Solar Power Revolution - Here Comes The Sun -- Documentary


This website uses cookies

As a user in the EEA, your approval is needed on a few things. To provide a better website experience, uses cookies (and other similar technologies) and may collect, process, and share personal data. Please choose which areas of our service you consent to our doing so.

For more information on managing or withdrawing consents and how we handle data, visit our Privacy Policy at:

Show Details
HubPages Device IDThis is used to identify particular browsers or devices when the access the service, and is used for security reasons.
LoginThis is necessary to sign in to the HubPages Service.
Google RecaptchaThis is used to prevent bots and spam. (Privacy Policy)
AkismetThis is used to detect comment spam. (Privacy Policy)
HubPages Google AnalyticsThis is used to provide data on traffic to our website, all personally identifyable data is anonymized. (Privacy Policy)
HubPages Traffic PixelThis is used to collect data on traffic to articles and other pages on our site. Unless you are signed in to a HubPages account, all personally identifiable information is anonymized.
Amazon Web ServicesThis is a cloud services platform that we used to host our service. (Privacy Policy)
CloudflareThis is a cloud CDN service that we use to efficiently deliver files required for our service to operate such as javascript, cascading style sheets, images, and videos. (Privacy Policy)
Google Hosted LibrariesJavascript software libraries such as jQuery are loaded at endpoints on the or domains, for performance and efficiency reasons. (Privacy Policy)
Google Custom SearchThis is feature allows you to search the site. (Privacy Policy)
Google MapsSome articles have Google Maps embedded in them. (Privacy Policy)
Google ChartsThis is used to display charts and graphs on articles and the author center. (Privacy Policy)
Google AdSense Host APIThis service allows you to sign up for or associate a Google AdSense account with HubPages, so that you can earn money from ads on your articles. No data is shared unless you engage with this feature. (Privacy Policy)
Google YouTubeSome articles have YouTube videos embedded in them. (Privacy Policy)
VimeoSome articles have Vimeo videos embedded in them. (Privacy Policy)
PaypalThis is used for a registered author who enrolls in the HubPages Earnings program and requests to be paid via PayPal. No data is shared with Paypal unless you engage with this feature. (Privacy Policy)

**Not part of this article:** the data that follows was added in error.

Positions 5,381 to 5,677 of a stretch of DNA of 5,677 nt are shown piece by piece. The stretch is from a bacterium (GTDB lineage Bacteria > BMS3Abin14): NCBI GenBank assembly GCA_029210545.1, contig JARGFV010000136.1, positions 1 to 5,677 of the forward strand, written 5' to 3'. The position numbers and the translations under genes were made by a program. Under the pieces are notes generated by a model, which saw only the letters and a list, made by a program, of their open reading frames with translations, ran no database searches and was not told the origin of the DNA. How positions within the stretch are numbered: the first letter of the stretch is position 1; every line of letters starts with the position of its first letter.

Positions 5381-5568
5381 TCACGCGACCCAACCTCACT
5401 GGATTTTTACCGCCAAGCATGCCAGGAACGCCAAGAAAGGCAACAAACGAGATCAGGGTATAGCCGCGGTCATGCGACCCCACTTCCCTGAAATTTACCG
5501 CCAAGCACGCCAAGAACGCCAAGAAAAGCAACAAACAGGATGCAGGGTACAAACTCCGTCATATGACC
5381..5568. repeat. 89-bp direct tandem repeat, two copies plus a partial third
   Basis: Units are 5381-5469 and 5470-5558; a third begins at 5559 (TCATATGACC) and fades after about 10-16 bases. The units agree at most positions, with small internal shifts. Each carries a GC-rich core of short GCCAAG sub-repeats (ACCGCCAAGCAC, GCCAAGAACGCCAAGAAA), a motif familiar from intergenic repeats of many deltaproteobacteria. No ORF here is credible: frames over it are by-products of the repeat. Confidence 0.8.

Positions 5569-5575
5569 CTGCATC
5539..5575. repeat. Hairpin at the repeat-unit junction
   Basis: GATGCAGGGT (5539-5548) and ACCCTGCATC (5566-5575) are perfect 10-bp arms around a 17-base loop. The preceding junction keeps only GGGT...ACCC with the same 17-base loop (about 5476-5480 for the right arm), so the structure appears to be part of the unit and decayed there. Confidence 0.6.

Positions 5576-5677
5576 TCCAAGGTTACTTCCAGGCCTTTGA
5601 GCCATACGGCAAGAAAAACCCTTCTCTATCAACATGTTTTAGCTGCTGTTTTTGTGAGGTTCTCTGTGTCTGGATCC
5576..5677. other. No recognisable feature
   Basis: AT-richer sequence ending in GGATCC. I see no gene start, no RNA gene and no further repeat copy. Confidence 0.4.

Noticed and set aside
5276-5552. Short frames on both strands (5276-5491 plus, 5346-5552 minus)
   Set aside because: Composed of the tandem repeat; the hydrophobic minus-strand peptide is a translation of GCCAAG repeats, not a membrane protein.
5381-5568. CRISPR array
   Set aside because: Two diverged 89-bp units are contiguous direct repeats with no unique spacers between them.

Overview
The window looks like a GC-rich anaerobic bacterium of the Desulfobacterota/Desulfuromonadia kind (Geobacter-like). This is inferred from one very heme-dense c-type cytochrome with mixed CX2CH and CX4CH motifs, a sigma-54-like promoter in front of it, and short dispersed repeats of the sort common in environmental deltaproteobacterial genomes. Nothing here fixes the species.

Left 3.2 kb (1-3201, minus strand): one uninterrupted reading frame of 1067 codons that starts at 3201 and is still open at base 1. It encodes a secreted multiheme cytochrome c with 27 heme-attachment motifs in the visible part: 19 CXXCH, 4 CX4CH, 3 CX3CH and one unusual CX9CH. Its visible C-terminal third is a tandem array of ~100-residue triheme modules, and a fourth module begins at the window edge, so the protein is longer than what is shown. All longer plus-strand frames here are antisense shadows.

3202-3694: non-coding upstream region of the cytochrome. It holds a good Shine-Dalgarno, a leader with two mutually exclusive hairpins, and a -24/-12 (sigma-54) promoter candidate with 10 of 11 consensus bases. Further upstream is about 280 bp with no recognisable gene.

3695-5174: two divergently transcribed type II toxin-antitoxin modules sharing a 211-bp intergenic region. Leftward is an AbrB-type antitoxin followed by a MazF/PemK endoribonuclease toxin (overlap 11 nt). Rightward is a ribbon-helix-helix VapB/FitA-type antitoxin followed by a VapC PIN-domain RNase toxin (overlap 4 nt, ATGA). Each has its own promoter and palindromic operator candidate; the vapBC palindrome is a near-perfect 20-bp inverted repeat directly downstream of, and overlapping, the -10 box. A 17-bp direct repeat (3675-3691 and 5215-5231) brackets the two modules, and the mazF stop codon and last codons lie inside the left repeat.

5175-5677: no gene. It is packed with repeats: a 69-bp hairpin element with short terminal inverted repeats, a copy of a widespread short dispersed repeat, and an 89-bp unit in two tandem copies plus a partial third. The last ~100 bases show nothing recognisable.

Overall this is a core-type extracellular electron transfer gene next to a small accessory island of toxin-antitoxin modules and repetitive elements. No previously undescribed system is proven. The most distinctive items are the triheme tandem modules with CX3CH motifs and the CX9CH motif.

Facebook LoginYou can use this to streamline signing up for, or signing in to your Hubpages account. No data is shared with Facebook unless you engage with this feature. (Privacy Policy)
MavenThis supports the Maven widget and search functionality. (Privacy Policy)
Google AdSenseThis is an ad network. (Privacy Policy)
Google DoubleClickGoogle provides ad serving technology and runs an ad network. (Privacy Policy)
Index ExchangeThis is an ad network. (Privacy Policy)
SovrnThis is an ad network. (Privacy Policy)
Facebook AdsThis is an ad network. (Privacy Policy)
Amazon Unified Ad MarketplaceThis is an ad network. (Privacy Policy)
AppNexusThis is an ad network. (Privacy Policy)
OpenxThis is an ad network. (Privacy Policy)
Rubicon ProjectThis is an ad network. (Privacy Policy)
TripleLiftThis is an ad network. (Privacy Policy)
Say MediaWe partner with Say Media to deliver ad campaigns on our sites. (Privacy Policy)
Remarketing PixelsWe may use remarketing pixels from advertising networks such as Google AdWords, Bing Ads, and Facebook in order to advertise the HubPages Service to people that have visited our sites.
Conversion Tracking PixelsWe may use conversion tracking pixels from advertising networks such as Google AdWords, Bing Ads, and Facebook in order to identify when an advertisement has successfully resulted in the desired action, such as signing up for the HubPages Service or publishing an article on the HubPages Service.
Author Google AnalyticsThis is used to provide traffic data and reports to the authors of articles on the HubPages Service. (Privacy Policy)
ComscoreComScore is a media measurement and analytics company providing marketing data and analytics to enterprises, media and advertising agencies, and publishers. Non-consent will result in ComScore only processing obfuscated personal data. (Privacy Policy)
Amazon Tracking PixelSome articles display amazon products as part of the Amazon Affiliate program, this pixel provides traffic statistics for those products (Privacy Policy)
ClickscoThis is a data management platform studying reader behavior (Privacy Policy)